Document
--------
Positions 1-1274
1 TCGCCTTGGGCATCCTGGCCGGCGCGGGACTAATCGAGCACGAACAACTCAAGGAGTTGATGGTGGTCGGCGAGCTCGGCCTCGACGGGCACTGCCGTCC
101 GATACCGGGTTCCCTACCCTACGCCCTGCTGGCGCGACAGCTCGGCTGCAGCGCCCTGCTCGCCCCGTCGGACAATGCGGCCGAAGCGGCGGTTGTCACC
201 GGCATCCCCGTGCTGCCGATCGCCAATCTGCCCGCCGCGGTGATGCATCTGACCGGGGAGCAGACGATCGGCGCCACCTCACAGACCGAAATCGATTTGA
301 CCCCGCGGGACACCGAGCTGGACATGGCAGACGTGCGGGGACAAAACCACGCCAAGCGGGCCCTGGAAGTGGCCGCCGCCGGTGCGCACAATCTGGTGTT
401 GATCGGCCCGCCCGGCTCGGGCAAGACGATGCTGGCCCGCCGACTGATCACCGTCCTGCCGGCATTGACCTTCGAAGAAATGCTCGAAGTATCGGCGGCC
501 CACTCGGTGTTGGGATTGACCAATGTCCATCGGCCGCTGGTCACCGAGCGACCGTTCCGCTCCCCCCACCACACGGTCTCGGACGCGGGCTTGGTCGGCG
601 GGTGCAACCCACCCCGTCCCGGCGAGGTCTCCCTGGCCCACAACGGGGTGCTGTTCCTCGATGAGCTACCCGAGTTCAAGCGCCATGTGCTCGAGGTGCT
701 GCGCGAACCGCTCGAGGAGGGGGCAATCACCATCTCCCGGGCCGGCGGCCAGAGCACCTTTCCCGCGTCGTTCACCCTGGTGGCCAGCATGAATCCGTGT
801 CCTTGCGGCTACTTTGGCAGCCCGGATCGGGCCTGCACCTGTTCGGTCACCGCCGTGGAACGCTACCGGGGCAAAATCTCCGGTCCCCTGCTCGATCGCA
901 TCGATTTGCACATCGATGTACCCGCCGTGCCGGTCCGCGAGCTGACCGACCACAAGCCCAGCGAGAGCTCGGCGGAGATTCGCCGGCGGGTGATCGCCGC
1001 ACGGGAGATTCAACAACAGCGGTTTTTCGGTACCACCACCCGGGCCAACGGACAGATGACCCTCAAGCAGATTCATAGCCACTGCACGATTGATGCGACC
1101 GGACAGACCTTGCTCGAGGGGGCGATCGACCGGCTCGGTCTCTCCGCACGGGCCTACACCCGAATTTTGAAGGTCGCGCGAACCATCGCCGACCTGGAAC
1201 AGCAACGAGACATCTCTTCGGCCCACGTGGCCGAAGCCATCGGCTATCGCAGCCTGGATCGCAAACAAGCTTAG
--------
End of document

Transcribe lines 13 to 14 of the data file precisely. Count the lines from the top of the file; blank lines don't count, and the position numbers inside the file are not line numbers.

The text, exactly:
1101 GGACAGACCTTGCTCGAGGGGGCGATCGACCGGCTCGGTCTCTCCGCACGGGCCTACACCCGAATTTTGAAGGTCGCGCGAACCATCGCCGACCTGGAAC
1201 AGCAACGAGACATCTCTTCGGCCCACGTGGCCGAAGCCATCGGCTATCGCAGCCTGGATCGCAAACAAGCTTAG